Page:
A removal or deportation order may be issued to a foreign-born person if the government immigration authorities deem it necessary. This can occur for a number of reasons, including:
- The person’s visa or green card has expired
- The person has committed a crime requiring them to be removed to their country of origin
- The person had entered into the U.S. illegally
- Their presence in the U.S. was based on fraudulent immigration documents
In most cases, the person may have to appear at a hearing regarding the removal order. During the hearing, an immigration judge will decide whether or not removal is an appropriate remedy for the situation.
In some cases, a removal or deportation order can be appealed or waived, depending on the individual circumstances. However, an appeal isn’t always available for all removal or deportation orders. It sometimes can depend on the grounds for removal.
For example, if the removal order is based on the fact that the person committed a crime, an appeal may only be allowed for the purpose of convincing the judge that the person is innocent. On the other hand, an appeal may not be available if the person has already been convicted of the crime, or if they have a criminal record on file.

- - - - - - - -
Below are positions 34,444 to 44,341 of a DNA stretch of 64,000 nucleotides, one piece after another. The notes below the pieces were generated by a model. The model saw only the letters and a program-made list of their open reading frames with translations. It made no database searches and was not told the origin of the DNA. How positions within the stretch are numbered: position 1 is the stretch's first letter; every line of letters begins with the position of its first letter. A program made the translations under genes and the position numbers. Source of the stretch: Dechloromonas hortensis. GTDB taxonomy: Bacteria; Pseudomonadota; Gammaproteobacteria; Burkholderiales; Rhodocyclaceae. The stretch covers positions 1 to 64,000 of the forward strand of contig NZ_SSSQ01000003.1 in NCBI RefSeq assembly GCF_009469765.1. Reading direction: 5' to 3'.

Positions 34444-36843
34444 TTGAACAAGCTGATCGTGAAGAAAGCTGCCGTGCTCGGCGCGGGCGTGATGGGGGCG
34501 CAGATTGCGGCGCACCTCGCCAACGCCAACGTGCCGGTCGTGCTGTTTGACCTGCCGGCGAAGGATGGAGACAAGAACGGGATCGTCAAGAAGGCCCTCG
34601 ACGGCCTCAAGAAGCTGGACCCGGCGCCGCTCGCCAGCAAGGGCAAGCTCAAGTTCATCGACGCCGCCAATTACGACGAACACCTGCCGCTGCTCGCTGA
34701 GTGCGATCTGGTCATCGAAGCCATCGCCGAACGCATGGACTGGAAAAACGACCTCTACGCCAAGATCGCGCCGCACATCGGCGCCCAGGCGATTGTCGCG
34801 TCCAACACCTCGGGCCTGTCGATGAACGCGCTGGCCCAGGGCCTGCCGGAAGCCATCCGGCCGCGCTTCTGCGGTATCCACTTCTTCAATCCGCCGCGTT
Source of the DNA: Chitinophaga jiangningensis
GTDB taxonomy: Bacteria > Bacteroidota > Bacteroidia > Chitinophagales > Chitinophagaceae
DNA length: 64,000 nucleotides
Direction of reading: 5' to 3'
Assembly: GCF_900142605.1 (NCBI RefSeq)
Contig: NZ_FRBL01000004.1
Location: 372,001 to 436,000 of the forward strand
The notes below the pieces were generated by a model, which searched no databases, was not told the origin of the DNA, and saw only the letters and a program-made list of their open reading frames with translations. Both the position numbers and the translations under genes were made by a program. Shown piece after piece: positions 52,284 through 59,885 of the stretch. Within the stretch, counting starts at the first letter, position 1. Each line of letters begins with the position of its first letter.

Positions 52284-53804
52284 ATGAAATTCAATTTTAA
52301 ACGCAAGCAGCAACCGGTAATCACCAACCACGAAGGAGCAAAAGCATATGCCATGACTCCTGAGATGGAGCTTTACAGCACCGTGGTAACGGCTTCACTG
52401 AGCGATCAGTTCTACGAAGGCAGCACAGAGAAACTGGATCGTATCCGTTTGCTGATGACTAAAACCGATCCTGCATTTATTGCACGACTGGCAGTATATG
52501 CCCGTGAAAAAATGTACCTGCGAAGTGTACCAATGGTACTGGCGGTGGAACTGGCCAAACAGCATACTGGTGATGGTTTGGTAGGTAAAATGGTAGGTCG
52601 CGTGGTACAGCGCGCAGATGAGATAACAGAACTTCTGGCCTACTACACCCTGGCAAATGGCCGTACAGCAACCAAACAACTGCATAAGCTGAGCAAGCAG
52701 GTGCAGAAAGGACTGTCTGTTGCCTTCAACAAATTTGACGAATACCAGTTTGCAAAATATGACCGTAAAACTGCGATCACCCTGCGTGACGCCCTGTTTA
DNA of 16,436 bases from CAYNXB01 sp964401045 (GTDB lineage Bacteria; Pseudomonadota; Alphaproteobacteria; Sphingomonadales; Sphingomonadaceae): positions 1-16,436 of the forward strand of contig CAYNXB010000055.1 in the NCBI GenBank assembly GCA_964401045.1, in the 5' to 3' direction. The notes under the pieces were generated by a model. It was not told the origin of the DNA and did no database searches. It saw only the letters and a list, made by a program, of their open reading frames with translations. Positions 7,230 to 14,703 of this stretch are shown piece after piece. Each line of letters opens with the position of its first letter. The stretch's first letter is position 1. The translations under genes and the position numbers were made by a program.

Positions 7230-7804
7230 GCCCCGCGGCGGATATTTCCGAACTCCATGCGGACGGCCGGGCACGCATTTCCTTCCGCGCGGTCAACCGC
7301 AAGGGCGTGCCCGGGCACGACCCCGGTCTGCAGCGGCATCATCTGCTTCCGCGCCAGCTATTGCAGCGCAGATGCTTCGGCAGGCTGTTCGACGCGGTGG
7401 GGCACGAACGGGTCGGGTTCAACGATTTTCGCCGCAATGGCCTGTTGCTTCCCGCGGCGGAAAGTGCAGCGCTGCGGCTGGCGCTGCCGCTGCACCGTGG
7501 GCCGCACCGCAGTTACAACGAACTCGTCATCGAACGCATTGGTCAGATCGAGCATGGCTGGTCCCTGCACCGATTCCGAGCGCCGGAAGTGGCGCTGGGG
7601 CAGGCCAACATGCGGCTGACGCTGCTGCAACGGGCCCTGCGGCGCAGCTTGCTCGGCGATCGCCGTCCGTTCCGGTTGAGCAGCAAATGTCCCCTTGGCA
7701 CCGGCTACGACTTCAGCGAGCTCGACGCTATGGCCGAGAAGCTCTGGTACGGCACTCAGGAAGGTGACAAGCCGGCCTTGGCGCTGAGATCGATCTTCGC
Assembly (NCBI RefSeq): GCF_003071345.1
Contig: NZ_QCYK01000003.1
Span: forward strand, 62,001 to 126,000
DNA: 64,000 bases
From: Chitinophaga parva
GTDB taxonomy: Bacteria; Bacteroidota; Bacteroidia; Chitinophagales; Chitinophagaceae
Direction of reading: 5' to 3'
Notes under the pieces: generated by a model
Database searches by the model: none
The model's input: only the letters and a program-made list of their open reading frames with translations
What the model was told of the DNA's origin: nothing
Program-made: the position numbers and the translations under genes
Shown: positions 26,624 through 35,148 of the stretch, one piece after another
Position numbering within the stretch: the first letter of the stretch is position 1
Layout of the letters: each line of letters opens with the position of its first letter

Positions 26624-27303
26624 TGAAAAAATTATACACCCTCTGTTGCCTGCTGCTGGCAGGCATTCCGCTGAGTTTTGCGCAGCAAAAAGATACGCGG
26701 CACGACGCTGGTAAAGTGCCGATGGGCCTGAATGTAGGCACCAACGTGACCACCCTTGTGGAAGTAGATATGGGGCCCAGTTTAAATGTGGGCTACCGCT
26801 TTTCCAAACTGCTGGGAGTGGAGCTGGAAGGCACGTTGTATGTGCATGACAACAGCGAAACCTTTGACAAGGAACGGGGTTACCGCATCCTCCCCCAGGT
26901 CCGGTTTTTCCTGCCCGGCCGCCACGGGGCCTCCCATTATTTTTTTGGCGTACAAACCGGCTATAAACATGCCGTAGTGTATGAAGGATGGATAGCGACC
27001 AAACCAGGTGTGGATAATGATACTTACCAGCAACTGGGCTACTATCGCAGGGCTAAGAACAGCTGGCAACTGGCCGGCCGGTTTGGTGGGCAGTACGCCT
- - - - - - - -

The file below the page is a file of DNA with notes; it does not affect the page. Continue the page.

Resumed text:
A waiver of removal basically requests the government to forgive the person’s illegal presence in the U.S. This is not necessarily the same thing as an appeal, as the removal hearing may not have occurred yet with a waiver. Waivers are usually available for non-criminal related removal grounds.
Another similar option is cancellation of removal. This is usually only an option if the removal would have serious effects on your family, and if you’ve been living in the U.S. for at least 10 years. Also, your family members must be U.S. citizens (whether naturalization or by birth).
Voluntary departure does not really prevent a person from being removed or deported from the U.S. With voluntary departure, the person agrees to leave the country before they are legally required to do so. This can have beneficial effects in terms of their ability to re-enter the country at a later date.
In contrast, if a person resists an order to be removed from the country, it can have negative effects on their ability to re-enter the U.S. For example, they may be banned from re-entry for a number of years, or even permanently.
The process of appealing a removal or deportation order is very specific and is only available under certain circumstances. In most cases, you’ll need to hire a lawyer if you are a facing a removal order. Removal/deportation hearings are among the most serious types of legal proceedings, so be sure to consult with a qualified immigration attorney if you need legal representation.